Concerns on immigration have arisen within the recent Brexit debate. Brexit advocates suggest that leaving would make the UK less attractive to migrants, an increasing cause of concern. Leave campaigners insist that staying in the EU would worsen problems of “uncontrolled” migration from both European and non-European countries into Britain.
However, David Cameron, a Remain supporter, suggests that leaving the EU and wrecking the economy is absolutely the wrong way to control immigration. Instead, to control migration, migrants may be welcomed, and if they can’t find a job they have to go home. There is currently a limit on those outside the EU coming for economic reasons.
But to some extent, migration may not be affected much by this decision. While politicians speak of migration for economic reasons, this may often be coupled with environmental motivations, which will only increase as climate change impacts grow. The Foresight Report stated that “Measures that prevent harmful environmental changes, reduce their impact, and build resilience in communities will diminish the influence of environmental change on migration but are unlikely to fully prevent it.” And estimates show that there will be 200 million participants in cross-border migration due to climate change by 2050. In addition, if the UK wants to trade with the EU, they may be subject to follow rules involving immigration anyway.
From an ethical standpoint, Annex I countries, or some of the most developed countries, have a duty to help less developed countries improve adaptive capacity as outlined in by UNFCCC (the UN Framework Convention on Climate Change), and these developed countries may also owe it to vulnerable areas to take in their residents fleeing from destruction Western Nations have caused through polluting actions in past decades. Helping countries improve their adaptive capacities may reduce future migration from these countries. So in the short term, migration might be inevitable.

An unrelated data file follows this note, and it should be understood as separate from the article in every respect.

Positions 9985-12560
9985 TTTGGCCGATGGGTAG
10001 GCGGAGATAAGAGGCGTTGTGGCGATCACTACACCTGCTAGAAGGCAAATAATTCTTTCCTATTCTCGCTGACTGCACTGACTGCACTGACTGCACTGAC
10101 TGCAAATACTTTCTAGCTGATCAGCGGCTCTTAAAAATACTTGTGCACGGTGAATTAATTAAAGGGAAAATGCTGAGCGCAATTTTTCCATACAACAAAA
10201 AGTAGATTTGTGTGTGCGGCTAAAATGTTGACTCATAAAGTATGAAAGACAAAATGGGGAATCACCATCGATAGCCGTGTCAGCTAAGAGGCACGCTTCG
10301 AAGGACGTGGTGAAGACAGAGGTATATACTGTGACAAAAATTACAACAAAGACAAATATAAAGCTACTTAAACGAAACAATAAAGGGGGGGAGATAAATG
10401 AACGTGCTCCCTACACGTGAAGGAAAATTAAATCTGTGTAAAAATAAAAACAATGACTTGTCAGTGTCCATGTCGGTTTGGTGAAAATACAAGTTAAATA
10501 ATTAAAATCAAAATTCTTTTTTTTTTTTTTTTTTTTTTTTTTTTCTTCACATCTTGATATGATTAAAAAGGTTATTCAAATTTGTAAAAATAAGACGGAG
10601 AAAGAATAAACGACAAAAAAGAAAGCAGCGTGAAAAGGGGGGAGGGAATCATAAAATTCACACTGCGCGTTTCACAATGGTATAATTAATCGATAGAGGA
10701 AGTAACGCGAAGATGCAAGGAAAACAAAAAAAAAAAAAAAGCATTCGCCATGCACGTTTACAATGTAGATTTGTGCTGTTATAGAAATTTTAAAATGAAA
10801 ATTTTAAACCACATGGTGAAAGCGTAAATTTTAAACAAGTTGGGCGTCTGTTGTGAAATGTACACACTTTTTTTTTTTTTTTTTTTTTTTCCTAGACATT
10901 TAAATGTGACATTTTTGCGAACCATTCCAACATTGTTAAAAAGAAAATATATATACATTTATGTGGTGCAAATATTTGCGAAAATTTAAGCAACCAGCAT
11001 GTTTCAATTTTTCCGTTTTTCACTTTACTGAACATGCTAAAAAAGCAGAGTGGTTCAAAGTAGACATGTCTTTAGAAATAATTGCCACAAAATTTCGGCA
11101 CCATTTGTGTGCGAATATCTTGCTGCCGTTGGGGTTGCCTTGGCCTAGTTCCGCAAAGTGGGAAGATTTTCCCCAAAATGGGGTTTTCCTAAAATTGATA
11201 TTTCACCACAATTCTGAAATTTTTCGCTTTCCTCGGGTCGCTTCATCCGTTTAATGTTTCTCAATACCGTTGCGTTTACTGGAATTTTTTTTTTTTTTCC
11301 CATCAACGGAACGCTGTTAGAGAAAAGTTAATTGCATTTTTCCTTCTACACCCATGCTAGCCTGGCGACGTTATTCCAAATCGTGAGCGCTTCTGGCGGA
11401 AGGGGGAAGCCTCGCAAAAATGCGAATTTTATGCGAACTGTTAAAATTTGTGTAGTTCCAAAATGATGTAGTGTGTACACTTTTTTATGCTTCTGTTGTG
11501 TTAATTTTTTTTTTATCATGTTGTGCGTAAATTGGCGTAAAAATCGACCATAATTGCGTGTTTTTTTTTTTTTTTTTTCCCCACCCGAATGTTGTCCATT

This Brexit campaign is also representative of recent globally divisive attitudes. Anti-immigration stances are only one part of this. Previous climate summits have illustrated how reluctant countries are to cooperate on issues of climate change since no one wants to receive blame or take responsibility that may bring extra costs. This move by the UK may cause further fragmentation and disunity in a situation where more seamless connections and cooperation across countries is needed more than ever for emissions trading, technology transfers, knowledge sharing, monetary lending and more.
The US election also reflects this disunity occurring across different demographics: nationality, age, class, and race. Groups are frequently clashing over concerns for the nation’s, and the world’s, future. Perhaps this is an chance for an increase in cross-group education and exchange to create mutual understanding. But, realistically, this kind of exchange seems unlikely.
One of my favorite Brexit images so far is from the Guardian: a hot air balloon with the English flag on it floating above the clouds and soaring away. It perfectly illustrates the current mindset of some politicians who believe that they can escape global problems and responsibilities by building walls or pursuing isolation. Issues regarding immigration, economic growth and climate change will not disappear if these actions are taken. Remaining in the EU, or not voting for Trump, may not completely solve these problems or quell animosities, but I hope that politicians will base future decisions off of facts, and not fear or conjecture. My hope is that more educated politicians can perpetuate knowledge, and that knowledge will reduce hatred and encourage cooperation.